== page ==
Early Childhood Projects
Early Childhood Policy Research
Mathematica evaluates initiatives designed to improve the well-being of young children and their families, particularly those at greatest risk in our society. The projects reviewed here illustrate the diversity of themes we address, the range of clients we serve, and the breadth of our early childhood and family research.
Since its inception more than four decades ago, Head Start has been the nation’s premier federally funded early childhood intervention and it has served as a laboratory for a range of research activities. Starting in 1995, the Early Head Start program extended the Head Start concept to pregnant women and low-income families with infants and toddlers. Mathematica has been at the forefront in helping researchers and policy makers understand how these programs operate, and how they can better serve parents and children. In collaboration with the Early Head Start Research Consortium, Mathematica served as the national evaluator for the Early Head Start Research and Evaluation Project, which included a random assignment impact study and a comprehensive implementation study in 17 sites. This ongoing study focused on family functioning and children’s development during the first three years of life, during the year before preschool, and has followed the children in fifth grade. The Survey of Early Head Start programs yielded comprehensive information on families served, program services, and management practices in a nationally representative set of programs. In 2007, Mathematica began the Early Head Start Family and Child Experiences Survey (Baby FACES) which is collecting comprehensive, longitudinal data from a nationally representative sample of 90 Early Head Start programs and the families they serve.
The Family and Child Experiences Survey (FACES) remains Head Start’s ongoing, longitudinal performance measures research initiative. Mathematica's five-year FACES 2006 study is tracking a nationally representative cohort of 3,500 3- and 4-year-old children enrolled in 60 Head Start programs around the country from program entry through kindergarten follow-up. Mathematica is continuing this work with FACES 2009, which will follow a new national cohort of Head Start children, measuring the individual, family, and programmatic factors that contribute to school readiness.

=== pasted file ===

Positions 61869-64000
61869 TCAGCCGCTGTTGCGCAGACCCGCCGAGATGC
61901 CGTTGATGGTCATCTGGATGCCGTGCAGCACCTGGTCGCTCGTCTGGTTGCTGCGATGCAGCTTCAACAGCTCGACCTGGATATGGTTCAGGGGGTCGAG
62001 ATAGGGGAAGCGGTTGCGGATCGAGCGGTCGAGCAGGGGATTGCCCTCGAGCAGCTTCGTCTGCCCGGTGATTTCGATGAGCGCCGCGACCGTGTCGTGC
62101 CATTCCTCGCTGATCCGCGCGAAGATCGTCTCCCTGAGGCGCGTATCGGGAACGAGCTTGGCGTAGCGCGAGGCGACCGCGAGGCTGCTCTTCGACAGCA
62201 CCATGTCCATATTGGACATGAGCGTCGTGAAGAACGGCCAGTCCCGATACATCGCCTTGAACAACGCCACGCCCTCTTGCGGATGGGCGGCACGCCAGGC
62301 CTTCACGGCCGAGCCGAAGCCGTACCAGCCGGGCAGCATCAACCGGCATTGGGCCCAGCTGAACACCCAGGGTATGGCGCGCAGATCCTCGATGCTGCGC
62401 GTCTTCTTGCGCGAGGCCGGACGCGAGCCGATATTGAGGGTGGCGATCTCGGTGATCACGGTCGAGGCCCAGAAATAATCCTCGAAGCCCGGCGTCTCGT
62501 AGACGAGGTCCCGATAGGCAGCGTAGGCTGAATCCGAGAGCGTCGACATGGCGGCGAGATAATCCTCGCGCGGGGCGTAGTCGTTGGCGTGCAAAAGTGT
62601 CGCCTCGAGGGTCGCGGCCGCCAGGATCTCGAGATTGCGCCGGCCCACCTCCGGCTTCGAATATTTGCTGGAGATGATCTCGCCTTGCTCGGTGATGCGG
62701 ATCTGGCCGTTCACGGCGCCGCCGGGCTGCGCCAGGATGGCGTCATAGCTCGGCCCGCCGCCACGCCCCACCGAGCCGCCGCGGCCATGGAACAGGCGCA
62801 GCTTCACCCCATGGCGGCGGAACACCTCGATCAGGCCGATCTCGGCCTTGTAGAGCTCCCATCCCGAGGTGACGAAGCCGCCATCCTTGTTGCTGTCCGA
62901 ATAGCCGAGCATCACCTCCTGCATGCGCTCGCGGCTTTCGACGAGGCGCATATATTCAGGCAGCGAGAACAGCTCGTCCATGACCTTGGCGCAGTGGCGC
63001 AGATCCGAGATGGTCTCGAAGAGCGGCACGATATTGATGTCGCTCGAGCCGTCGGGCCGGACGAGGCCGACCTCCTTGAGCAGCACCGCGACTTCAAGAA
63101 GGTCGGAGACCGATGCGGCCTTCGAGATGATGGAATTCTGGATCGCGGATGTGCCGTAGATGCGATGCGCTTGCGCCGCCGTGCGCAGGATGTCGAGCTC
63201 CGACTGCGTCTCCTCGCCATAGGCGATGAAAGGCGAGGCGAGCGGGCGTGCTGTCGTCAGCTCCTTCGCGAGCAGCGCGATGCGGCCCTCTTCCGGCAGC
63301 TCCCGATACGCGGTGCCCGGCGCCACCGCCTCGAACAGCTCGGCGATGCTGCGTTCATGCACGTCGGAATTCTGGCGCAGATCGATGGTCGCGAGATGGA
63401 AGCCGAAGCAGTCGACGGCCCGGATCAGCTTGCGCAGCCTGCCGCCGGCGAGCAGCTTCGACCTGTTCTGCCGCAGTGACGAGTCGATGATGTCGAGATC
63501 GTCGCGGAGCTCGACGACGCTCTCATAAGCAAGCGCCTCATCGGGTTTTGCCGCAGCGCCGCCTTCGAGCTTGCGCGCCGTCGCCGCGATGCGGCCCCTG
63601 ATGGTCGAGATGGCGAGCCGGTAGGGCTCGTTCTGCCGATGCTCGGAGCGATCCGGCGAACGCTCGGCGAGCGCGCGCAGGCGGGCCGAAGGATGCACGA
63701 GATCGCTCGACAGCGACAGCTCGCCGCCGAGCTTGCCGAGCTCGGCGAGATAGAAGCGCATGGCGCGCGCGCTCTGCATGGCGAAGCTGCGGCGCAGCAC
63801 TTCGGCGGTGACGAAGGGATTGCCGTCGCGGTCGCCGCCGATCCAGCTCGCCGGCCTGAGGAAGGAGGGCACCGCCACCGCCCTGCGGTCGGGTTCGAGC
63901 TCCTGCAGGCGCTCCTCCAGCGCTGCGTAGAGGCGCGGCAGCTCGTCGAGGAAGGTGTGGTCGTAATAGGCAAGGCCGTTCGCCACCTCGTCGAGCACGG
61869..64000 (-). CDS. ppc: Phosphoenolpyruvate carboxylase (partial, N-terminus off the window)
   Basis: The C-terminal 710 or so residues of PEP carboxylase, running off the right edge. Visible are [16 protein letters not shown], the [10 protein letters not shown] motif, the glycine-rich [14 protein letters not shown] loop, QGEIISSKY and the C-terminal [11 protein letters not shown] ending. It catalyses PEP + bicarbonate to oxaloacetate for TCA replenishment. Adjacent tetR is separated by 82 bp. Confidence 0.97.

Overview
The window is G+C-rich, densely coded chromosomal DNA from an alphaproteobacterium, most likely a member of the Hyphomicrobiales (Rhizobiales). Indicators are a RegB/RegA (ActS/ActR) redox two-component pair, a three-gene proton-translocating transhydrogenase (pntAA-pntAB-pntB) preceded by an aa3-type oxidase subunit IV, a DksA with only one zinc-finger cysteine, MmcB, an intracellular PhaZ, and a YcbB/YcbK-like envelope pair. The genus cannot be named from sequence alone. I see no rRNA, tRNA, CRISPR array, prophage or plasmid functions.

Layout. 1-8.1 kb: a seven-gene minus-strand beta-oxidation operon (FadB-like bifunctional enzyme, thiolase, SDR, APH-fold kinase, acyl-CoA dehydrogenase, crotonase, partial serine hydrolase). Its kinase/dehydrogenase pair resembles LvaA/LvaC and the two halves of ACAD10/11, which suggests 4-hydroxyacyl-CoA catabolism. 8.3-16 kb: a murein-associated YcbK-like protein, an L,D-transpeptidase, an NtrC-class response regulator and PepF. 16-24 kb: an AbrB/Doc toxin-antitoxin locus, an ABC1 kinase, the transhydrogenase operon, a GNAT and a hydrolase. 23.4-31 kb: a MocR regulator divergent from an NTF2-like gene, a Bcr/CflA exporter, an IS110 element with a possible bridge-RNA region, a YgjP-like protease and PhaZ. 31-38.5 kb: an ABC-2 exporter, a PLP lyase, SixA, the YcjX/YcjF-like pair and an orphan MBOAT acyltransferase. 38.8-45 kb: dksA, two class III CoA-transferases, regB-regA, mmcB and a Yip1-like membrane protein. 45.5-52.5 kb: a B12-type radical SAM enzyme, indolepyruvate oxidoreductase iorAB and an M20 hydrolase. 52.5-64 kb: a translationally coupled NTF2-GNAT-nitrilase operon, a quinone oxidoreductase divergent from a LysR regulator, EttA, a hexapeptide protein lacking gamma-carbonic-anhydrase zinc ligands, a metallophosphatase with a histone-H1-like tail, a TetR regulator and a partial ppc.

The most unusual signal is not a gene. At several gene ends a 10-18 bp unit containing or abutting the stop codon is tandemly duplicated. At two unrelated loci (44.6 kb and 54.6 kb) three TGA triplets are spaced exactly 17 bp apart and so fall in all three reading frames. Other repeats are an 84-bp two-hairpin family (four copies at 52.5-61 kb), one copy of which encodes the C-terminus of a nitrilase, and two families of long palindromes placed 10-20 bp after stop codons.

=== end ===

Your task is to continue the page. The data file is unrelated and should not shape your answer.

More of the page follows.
Helping understand the effectiveness of Head Start and Early Head Start enhancements is an important component of this work. To further the overall research agenda of Head Start, we developed a set of Head Start design options to help identify promising quality enhancement strategies for programs. We have evaluated the oral health initiative that was launched in Head Start, Early Head Start, and Migrant/Seasonal Head Start. Mathematica also served as the evaluator of a Head Start initiative to reduce the risk of childhood obesity. To help Head Start better understand a new training and technical assistance approach, Mathematica conducted a quality assurance study to document and assess national, regional, and local program activities. We also developed a toolkit to help programs better collect, interpret, and use child assessment information to improve classroom practice.
States and communities are increasingly investing in preschool education in a variety of settings, including schools, community-based centers, Head Start programs, and family child care homes. Assessing the readiness of children from these programs to succeed in school has become an increasingly important concern. Our Preschool Curriculum Evaluation Research project for the Department of Education studied the impacts of several important preschool curricula on a range of indicators of children’s school readiness. Our Early Reading First evaluation assessed the effects on children’s school readiness of significant grant funding to strengthen language development and early literacy program components. Our study of early childhood education in Chicago examined the various paths to school readiness provided by Head Start and state prekindergarten in full- and part-day programs.